Back in September, a Chinese court sided with China Publishing House in an infringement lawsuit against Apple, and ordered the iPad-maker to pay about $83,000 in damages. The publisher claimed Apple allowed an application into its App Store that contained large chunks if its Encyclopedia of China works without the proper licensing.

Naturally, Apple is now appealing the decision. And what the court decides from here could have some major consequences for the Cupertino company…

CNET points to the report by Jinghua Times:

“Apple asserts that the original judgment was incorrect, and in addition, that the financial compensation awarded is too high. Apple argued that as the store owner and not a third-party developer, it is not responsible for every individual application hosted in the App store. However, the court ruled in the favor of China Publishing House, which claimed that Apple has caused the publisher financial damages and loss — whereas in contrast, the tech giant was profiting from copyright infringement after allowing the app to be hosted in the App Store.”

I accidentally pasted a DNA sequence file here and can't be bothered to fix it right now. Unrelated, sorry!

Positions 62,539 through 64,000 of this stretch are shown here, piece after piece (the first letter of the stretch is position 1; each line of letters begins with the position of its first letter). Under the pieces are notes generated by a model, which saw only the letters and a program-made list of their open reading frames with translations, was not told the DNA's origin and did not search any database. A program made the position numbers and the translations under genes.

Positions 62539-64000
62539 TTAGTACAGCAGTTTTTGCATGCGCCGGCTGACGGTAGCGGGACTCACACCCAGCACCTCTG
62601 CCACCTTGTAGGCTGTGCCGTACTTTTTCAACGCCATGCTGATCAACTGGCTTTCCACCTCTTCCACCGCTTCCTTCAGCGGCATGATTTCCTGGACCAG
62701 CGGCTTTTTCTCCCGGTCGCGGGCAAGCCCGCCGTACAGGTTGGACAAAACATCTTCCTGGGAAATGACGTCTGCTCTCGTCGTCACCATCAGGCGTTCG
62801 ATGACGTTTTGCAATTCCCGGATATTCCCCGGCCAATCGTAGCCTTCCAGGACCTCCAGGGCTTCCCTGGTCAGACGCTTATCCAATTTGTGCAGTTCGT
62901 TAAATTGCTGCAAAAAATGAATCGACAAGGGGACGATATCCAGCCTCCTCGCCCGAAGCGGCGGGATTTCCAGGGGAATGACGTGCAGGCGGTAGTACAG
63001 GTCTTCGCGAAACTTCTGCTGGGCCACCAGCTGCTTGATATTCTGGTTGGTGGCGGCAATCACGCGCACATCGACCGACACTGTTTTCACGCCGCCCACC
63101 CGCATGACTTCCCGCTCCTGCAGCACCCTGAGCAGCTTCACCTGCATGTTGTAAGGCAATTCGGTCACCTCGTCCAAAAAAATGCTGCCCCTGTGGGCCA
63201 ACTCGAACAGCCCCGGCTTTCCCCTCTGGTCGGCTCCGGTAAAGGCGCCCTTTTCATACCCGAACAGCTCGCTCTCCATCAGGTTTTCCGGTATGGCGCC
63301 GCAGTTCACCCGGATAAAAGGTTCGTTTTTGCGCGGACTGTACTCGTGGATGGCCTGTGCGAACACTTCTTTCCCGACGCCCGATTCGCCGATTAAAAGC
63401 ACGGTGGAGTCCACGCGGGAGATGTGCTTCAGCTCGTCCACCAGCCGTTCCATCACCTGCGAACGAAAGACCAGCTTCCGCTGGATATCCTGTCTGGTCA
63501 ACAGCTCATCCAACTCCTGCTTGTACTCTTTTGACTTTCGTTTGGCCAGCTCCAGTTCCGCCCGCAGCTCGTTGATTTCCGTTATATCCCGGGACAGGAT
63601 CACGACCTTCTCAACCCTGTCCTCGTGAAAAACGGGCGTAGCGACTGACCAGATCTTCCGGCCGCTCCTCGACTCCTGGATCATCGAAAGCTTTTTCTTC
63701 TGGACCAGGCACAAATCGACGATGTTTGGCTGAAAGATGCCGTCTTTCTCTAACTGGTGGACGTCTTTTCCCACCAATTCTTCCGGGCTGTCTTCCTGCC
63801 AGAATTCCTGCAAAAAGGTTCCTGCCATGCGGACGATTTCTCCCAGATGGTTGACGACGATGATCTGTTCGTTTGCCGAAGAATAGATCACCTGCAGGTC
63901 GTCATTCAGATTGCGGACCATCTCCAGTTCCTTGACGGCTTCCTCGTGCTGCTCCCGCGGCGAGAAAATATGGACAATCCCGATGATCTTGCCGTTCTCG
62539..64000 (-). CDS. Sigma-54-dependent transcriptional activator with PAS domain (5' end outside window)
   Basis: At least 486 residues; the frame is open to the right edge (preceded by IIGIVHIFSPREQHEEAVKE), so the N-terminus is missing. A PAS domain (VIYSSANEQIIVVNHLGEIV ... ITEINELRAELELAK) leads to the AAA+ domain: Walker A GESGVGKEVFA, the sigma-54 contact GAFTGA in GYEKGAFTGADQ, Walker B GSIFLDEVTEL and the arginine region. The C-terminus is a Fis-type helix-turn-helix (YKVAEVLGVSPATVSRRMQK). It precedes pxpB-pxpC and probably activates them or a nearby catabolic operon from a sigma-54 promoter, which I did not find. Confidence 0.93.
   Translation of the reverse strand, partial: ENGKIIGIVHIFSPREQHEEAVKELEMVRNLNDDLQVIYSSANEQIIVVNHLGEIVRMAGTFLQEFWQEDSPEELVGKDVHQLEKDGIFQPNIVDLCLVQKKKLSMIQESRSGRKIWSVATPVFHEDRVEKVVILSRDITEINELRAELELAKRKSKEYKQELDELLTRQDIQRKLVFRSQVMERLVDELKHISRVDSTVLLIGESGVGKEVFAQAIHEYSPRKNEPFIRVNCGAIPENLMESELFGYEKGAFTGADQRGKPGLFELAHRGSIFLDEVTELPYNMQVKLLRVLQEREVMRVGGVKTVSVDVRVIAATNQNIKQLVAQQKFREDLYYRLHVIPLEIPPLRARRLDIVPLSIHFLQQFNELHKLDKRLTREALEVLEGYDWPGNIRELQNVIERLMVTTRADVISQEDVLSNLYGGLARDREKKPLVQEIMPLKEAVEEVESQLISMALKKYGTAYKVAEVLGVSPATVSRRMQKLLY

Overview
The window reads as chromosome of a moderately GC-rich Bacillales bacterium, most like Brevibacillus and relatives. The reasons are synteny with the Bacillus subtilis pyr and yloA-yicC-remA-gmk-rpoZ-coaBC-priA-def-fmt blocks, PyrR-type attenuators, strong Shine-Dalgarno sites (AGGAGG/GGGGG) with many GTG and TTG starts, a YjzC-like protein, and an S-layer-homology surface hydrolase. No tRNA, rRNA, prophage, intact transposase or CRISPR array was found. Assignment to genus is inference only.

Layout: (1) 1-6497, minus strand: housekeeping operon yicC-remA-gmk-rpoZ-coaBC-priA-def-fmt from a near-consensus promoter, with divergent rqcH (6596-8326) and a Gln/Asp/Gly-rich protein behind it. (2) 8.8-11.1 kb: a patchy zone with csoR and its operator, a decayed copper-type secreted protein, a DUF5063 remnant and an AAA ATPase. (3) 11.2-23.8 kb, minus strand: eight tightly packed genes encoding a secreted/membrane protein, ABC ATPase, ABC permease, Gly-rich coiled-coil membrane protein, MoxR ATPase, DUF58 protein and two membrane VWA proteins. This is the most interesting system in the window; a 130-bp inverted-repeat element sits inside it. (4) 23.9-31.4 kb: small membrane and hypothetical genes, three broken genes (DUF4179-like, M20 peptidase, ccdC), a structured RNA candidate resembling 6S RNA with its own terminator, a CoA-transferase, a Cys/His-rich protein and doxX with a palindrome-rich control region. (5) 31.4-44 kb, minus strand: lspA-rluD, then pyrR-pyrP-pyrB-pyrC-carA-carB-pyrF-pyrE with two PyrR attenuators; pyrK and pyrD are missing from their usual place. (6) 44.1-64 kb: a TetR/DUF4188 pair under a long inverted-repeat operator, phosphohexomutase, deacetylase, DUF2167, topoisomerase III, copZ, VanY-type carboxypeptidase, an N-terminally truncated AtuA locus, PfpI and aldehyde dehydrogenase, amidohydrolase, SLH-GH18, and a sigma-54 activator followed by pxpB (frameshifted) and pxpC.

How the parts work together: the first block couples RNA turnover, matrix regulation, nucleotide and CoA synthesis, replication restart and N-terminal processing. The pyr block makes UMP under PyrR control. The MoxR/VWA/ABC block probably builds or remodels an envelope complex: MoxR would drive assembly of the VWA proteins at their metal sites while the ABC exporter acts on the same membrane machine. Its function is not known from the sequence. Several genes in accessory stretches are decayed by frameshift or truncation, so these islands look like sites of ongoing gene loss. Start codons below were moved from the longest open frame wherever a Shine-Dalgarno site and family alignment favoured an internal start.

Obviously, $83,000 is a drop in the bucket for Apple, who has more than $100 billion in the bank. But if the court denies Apple’s request for appeal here, it could open the flood gates for other content owners to sue the company over in-app plagiarized material. And given that there’s some 700 thousand apps in the App Store, that could add up rather quickly.

It’ll be interesting to see how this unfolds, because as far as I can see, there isn’t really a way Apple could avoid approving an app that has pirated content. The App Store team would have to read every word, of every app, and would then have to find a way to cross-check that content with all other existing works. And people say the app approval process is bad now.

What do you think, should Apple be held responsible here?